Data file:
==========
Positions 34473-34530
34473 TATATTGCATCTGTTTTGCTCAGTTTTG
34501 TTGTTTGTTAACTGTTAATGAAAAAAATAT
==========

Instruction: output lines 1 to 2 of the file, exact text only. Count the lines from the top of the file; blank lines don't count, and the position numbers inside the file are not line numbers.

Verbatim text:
Positions 34473-34530
34473 TATATTGCATCTGTTTTGCTCAGTTTTG